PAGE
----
Home Family & Relationship An Age-by-Age Guide to Online Safety for Kids

An Age-by-Age Guide to Online Safety for Kids

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The internet is a rapidly changing place where kids are able to play, create, scroll, and interact with people all over the world. And in 2024, the UK will witness the passing of the controversial online safety bill designed to regulate the handling of harmful online content, combat cyberbullying, and address misinformation. A substantial part of the bill is set to emphasise child online safety; however, before the bill passes, there are plenty of effective steps you can take as a parent to protect your children’s online safety. The experts at Fasthosts take a practical approach to online safety according to age group, offering tips and methods to keep your kids safe on the web.

Know your parental controls

Parental controls are designed to manage the time your children spend online, keep track of activity, and filter out inappropriate content. There are different ways you can implement these controls:

  • Internet provider: You can set up filters that block access to potentially harmful and inappropriate content on any device that is connected to your Wi-Fi network.
  • Household devices: Most devices, such as phones and tablets, give you the ability to set up parental controls, allowing you to limit screen time, restrict content types, and block in-app purchases.
  • Mobile operators: Filters can also be set up on mobile contracts for users under 18, which will block any explicit content.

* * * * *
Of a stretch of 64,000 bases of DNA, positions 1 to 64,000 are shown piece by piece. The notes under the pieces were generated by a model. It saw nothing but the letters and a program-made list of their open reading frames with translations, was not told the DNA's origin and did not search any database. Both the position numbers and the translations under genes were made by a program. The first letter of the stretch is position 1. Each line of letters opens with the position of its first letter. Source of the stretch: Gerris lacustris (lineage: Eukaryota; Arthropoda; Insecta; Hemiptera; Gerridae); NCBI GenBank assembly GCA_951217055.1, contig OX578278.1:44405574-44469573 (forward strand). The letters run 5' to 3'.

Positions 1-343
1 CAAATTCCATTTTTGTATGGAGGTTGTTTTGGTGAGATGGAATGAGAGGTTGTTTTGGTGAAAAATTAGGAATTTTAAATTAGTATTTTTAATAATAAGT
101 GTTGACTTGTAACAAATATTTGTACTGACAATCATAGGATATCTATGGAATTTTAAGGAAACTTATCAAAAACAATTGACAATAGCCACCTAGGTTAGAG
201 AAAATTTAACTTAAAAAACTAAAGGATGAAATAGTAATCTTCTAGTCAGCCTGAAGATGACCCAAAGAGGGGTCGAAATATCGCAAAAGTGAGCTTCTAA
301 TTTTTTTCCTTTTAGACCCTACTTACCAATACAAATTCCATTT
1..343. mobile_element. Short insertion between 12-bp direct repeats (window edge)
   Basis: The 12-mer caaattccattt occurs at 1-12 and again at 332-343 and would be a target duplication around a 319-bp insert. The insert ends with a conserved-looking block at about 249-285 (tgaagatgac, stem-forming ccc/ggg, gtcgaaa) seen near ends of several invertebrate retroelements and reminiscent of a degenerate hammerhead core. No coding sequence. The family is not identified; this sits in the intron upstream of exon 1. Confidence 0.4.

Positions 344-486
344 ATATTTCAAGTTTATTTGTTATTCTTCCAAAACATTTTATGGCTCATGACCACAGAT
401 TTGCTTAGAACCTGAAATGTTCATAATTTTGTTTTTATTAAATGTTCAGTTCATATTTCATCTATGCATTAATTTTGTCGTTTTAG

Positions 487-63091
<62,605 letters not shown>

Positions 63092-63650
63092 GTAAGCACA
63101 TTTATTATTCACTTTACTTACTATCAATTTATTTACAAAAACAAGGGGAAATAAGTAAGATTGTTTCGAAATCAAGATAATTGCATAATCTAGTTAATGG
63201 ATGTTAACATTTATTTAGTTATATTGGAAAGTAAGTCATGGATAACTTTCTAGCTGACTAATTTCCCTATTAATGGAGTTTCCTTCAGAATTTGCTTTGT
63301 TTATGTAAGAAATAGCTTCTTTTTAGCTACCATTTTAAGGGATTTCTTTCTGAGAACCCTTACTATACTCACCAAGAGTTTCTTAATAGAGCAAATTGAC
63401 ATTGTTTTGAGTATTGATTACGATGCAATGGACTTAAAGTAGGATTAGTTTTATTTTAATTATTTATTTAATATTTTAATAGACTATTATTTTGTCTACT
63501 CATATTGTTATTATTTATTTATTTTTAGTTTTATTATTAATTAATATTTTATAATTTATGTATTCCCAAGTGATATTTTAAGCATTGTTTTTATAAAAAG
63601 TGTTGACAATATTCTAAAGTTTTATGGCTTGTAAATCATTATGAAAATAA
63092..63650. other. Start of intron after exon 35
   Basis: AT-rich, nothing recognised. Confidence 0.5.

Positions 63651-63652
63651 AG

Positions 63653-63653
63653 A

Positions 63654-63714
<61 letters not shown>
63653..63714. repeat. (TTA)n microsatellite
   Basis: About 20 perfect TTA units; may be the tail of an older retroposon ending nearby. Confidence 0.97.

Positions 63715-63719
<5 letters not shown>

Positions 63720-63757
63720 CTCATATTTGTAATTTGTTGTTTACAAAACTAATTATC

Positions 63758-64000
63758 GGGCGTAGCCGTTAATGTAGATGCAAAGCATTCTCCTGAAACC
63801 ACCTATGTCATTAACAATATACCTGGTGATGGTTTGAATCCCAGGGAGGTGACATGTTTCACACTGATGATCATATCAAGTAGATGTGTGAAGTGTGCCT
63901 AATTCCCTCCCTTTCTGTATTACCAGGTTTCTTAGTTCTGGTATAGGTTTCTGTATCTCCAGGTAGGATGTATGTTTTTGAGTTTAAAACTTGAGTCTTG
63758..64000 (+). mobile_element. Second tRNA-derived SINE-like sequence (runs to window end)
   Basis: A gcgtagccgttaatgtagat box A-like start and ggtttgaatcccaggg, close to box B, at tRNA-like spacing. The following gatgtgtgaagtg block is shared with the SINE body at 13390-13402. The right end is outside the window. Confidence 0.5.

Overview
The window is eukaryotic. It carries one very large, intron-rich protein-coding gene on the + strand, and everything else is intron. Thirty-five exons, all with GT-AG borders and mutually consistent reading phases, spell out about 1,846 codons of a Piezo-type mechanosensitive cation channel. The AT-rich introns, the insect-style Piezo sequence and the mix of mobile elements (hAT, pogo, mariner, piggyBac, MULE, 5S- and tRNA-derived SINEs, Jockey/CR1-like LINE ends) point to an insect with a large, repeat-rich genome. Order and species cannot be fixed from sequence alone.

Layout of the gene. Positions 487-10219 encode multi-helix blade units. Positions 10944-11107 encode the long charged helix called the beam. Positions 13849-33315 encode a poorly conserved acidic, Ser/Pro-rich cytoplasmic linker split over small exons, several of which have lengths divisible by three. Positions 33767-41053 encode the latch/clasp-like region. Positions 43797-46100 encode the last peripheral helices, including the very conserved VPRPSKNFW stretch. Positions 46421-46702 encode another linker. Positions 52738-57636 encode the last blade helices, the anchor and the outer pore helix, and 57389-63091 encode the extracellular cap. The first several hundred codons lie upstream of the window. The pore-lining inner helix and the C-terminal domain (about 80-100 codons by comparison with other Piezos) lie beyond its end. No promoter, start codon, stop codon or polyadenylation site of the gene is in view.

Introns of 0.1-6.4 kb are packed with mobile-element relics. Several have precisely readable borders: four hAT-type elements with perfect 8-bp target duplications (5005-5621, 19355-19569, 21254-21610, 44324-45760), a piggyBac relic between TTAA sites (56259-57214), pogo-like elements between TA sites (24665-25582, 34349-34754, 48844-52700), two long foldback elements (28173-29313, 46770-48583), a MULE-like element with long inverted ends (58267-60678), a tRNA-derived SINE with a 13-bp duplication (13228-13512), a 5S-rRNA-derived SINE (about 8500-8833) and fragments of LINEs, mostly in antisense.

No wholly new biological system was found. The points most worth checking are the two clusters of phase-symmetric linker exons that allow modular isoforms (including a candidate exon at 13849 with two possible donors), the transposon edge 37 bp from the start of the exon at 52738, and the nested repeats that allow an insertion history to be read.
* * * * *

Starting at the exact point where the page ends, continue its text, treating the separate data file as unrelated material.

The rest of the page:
• Online services: Many online streaming services, such as BBC iPlayer and Netflix, offer a set of parameters where you can set passwords, profile maturity ratings, and manually block certain movies from your child’s profile.
  • Software: There’s plenty of software out there that allows you to monitor your home network and the activity of each device connected to it.
  • VPNs: Using a virtual private network can give your kid an additional layer of privacy when browsing the web. A VPN, powered by a VPS, hides the user’s actual public IP address and “tunnels” traffic between the user’s device and the remote server.

As kids get older, the safety measures in place to keep them safe will change. That’s why it’s important to tackle online safety in a proactive way where a child’s age is taken into account. Below, we have narrowed down the top tips for child online safety from 0 to 18 years old, classified by age range:

Preschooler: 0–4 years

If your preschooler doesn’t have their own device just yet, it’s likely that they’ll borrow their parents’ or siblings’ to watch videos or play games. There are few things you can do to make sure your child is using these devices safely: